Of course, should we have broken up I believe I would have done the decent thing and continued to support her. But in such circumstances people don’t always do the decent thing they intended to do.

For unrelated reasons, I have recently done some reading on relationships that are both abusive and very hard to leave. Alhough ours wasn’t like that in any way, it has made me realise the importance of being able to leave a relationship with relative ease and making sure the other party can do too. Because many relationships don’t end, like ours did, with death.

Minister

Italian for Beginners” is a Danish romantic comedy that I watched in the local art house some fifteen years ago and then again a few years later with my wife at home.

I don’t watch a lot of films but I often find myself thinking of this one, for it has one of my favourite film characters: a Lutheran minister who seems so calm and grounded as he talks to others about their various problems.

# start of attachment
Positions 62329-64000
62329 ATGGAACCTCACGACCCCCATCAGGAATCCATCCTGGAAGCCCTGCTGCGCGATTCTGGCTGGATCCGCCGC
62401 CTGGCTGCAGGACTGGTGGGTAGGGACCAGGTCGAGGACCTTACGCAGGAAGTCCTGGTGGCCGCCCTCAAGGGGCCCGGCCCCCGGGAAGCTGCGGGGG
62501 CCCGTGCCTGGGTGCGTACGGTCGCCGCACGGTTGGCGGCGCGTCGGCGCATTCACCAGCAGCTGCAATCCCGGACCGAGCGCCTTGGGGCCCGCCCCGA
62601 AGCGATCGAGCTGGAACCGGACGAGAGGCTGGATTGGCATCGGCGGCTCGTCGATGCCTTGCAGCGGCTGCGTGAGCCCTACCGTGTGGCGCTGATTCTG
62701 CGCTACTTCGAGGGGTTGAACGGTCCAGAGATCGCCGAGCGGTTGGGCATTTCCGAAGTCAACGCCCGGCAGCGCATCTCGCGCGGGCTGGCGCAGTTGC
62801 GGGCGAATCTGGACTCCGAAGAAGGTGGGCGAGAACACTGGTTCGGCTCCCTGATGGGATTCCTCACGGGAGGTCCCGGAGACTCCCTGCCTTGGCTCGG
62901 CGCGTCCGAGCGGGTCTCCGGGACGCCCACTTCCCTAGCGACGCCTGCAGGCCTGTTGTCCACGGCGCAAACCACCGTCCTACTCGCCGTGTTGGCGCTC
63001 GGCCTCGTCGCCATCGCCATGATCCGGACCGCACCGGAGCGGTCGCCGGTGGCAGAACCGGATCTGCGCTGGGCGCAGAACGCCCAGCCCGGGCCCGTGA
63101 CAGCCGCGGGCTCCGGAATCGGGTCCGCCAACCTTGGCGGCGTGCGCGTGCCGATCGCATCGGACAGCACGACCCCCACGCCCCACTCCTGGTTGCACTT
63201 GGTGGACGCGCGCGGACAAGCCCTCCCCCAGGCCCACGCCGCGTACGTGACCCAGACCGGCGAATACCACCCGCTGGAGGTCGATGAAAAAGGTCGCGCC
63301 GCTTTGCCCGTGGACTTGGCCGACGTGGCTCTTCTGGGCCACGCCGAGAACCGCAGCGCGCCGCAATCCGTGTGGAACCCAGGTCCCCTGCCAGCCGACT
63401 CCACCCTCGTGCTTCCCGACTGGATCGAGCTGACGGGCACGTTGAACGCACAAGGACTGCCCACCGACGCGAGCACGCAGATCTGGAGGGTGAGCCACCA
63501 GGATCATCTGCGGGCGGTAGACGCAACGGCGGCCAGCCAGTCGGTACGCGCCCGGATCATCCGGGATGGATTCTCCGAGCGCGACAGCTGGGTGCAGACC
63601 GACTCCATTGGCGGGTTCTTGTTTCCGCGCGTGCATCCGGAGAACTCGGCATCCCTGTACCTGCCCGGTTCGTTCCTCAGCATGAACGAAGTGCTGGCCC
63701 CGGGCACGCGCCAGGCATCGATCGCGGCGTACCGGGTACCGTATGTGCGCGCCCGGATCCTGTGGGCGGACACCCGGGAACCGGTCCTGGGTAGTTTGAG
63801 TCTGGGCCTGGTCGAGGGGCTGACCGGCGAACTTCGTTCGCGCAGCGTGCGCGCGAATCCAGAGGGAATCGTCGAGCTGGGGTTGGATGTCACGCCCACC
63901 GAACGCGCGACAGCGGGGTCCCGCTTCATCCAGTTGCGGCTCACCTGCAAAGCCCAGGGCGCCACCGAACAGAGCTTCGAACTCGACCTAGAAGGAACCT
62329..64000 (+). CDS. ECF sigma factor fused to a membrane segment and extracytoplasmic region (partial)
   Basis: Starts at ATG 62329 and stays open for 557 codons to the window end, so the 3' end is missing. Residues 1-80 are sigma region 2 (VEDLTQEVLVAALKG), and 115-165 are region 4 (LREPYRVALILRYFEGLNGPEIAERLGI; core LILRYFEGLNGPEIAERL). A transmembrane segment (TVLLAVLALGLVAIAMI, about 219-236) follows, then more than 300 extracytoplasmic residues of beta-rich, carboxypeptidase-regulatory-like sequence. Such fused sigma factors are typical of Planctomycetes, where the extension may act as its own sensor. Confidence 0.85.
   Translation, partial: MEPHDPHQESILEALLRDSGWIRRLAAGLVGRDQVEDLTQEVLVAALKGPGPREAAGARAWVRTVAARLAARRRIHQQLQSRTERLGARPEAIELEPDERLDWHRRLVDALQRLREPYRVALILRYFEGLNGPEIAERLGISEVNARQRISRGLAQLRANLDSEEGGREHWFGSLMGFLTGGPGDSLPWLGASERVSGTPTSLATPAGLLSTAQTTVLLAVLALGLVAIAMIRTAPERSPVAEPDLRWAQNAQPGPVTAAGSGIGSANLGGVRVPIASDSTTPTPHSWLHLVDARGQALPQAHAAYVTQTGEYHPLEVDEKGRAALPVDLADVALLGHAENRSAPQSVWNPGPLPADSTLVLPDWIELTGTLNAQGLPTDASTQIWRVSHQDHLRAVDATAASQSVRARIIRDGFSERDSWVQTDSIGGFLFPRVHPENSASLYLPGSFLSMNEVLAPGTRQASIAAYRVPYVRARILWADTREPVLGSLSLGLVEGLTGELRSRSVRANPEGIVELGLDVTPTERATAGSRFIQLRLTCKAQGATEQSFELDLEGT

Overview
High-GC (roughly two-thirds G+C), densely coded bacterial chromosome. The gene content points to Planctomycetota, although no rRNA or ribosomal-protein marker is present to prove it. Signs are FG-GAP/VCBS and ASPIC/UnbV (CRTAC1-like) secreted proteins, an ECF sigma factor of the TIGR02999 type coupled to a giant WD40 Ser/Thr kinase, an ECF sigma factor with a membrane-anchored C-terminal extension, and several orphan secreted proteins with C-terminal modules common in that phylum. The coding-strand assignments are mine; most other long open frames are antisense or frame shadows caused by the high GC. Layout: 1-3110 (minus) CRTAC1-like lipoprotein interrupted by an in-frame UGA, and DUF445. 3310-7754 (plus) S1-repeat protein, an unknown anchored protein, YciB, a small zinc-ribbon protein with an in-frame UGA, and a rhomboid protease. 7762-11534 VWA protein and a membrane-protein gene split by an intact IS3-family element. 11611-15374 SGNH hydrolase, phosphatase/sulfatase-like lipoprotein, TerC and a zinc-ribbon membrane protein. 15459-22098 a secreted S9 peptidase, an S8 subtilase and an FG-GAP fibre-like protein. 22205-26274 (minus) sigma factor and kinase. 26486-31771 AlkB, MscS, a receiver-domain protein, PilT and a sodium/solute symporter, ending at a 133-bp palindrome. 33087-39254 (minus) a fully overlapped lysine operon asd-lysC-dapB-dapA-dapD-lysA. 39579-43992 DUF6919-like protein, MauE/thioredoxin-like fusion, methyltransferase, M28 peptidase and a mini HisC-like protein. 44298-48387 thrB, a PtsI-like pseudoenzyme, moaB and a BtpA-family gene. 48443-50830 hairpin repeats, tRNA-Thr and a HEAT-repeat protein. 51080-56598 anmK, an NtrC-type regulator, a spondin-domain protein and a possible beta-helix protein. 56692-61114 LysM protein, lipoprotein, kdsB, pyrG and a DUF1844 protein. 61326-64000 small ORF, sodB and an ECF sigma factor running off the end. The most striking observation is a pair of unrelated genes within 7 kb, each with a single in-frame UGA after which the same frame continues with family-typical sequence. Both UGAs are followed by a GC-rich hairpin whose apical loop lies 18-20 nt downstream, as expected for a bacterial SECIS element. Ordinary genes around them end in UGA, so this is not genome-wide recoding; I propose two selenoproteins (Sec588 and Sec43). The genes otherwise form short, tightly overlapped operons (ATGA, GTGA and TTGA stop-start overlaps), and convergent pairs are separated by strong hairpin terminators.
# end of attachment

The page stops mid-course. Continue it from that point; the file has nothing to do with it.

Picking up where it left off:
I have always wanted to be that person.

When I am confident enough, I think I can be that person. My wife used to say I had a lot of potential and even though that was often in the context of me not fully utilising it, I think she was right.

When calm and grounded, I do feel very strong. I have been called “the voice of reason” in meetings more than once and though often insecure about my own abilities, I do think this is an accurate description. It is also when I feel most myself.

But I am usually not calm and grounded. Fears and anxieties often get in my way and my ignoring of these fears and anxieties make things worse. This has always been true and is true even more so now, as I slowly come to realise that what happened last summer really did really throw me off balance.